But each year we come back, you have to start from scratch, you can't just plug that all back in again. The track's not up to it, you're not up to it.

Your brain takes a while to get up to speed around here and the track does as well, because it's just a normal road track that doesn't see a lot of activity with racecars, so there's not a lot of rubber on it.

Initially the track is quite sketchy and you've always got to take that into account.

If your car's a little bit sketchy and you go out there and start trying to increase your confidence by trying a bit harder, your car doesn't let you.

You end up going further backwards with your confidence level and almost start below scratch. It can do you damage if the car's not up to it.

If you've got a good car and you're confident, you can make up a lot of time and that's what's kind of weird.

On your first lap of the weekend, you might think you're going flatout but you're doing a 2:08s, say, and in qualifying you're doing 4s, and you're like 'how can I go four seconds faster?'

At the start of the weekend it feels almost impossible, but then by trial, sometimes errors – sometimes big errors – you learn the limits again.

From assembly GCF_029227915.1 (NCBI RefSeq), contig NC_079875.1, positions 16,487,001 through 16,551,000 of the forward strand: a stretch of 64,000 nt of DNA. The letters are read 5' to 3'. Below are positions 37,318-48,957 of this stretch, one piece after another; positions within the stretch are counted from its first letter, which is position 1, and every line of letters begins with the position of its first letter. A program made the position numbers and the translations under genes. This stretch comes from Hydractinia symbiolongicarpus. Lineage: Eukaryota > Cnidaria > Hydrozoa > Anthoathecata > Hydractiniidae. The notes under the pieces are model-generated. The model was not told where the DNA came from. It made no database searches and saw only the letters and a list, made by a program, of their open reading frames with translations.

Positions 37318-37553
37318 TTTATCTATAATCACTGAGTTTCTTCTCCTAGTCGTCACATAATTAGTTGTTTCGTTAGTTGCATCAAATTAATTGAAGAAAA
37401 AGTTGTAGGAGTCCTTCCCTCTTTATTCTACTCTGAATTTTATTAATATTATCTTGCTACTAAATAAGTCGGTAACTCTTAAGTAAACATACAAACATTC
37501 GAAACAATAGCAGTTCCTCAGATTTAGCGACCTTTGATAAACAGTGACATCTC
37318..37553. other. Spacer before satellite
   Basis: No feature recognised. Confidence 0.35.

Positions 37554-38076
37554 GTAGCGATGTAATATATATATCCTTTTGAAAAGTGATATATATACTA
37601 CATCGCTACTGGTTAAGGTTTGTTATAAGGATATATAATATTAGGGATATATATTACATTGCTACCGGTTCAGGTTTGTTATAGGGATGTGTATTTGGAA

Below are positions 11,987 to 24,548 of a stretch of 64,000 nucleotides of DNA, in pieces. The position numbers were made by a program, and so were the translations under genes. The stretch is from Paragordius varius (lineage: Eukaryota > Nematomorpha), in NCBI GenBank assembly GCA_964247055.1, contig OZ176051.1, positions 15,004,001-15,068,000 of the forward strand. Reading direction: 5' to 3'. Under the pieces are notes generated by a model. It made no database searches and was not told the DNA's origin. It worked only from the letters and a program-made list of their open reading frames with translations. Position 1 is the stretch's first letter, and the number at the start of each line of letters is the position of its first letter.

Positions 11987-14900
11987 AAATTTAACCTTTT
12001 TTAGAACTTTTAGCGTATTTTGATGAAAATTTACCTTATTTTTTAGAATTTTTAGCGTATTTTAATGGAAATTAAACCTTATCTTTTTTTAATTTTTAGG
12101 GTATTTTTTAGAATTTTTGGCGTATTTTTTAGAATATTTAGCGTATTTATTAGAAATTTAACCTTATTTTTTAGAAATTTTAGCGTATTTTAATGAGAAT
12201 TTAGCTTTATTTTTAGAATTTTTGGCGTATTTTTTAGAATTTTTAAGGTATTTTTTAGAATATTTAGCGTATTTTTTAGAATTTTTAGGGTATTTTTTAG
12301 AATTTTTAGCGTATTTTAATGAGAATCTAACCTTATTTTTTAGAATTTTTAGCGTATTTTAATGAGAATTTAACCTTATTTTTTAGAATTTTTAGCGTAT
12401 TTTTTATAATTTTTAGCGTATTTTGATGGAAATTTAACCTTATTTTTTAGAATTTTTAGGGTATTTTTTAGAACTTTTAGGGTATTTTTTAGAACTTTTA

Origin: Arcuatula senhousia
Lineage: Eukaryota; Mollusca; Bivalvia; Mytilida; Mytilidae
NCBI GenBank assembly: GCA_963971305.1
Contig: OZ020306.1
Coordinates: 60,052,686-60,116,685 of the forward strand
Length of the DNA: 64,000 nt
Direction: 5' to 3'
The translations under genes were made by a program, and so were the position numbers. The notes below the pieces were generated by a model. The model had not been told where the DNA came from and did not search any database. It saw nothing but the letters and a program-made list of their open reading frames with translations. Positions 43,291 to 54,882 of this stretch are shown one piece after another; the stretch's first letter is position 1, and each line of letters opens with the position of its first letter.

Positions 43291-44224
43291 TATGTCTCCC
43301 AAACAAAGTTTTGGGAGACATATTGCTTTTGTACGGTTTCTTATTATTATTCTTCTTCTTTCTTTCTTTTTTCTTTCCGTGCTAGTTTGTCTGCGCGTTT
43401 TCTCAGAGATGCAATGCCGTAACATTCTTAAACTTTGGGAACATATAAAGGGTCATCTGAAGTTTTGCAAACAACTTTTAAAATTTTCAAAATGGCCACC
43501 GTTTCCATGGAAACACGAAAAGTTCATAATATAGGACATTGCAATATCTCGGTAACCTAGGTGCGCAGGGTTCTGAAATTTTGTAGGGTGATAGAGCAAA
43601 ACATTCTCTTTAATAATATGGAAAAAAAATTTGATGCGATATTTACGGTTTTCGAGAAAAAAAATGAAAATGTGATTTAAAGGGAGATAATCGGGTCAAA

It's always the same. All you can do around here is take it one lap at a time.

The engineering challenge

We always have a bit of a different thought process around Mount Panorama. I always make my speed here in the second-gear corners.

I don't really worry too much about how it is over the top; as long as it's not trying to kill me, I can drive with it.

But I make all of my speed by trying to brake as late as I can and get out as best as I can onto the straights.

That's kind of different to everyone else, because everyone else sets their car up across the top but it's a bit of a dog down the bottom.

But that's the only place you can pass people, you can't pass people across the top. You can gain time, lose time but it doesn't really matter.

Maybe everyone else is as well, but I'm not really concerned about how my car is across the top. Over the years, if you look at my sectors I'm not the fastest across the top.

But I'm trying to be the best in Sector 1 and the last sector and I generally am quite close to the top there. Maybe I just need to grow some balls and drive harder across the top!

Our car was amazing last year. As soon as we rolled out of the truck, I knew from the very first lap that we were in with a chance.

That was really down to how the balance was. It wasn't trying to kill us, wasn't sketchy, gave us lots of confidence, it was good under braking.

Luke did a good set-up change in his run and went a chunk quicker himself and I thought 'that's even better, that's going to be good'. Confidence breeds confidence, good changes breed good changes, and we just made it work.

We were fast straight out of the box. I was trying hard, obviously, and we made changes to make it even better, which is very hard to do.

I kind of knew straight away, 'we're going to have a good run here, it's going to be a good ride'.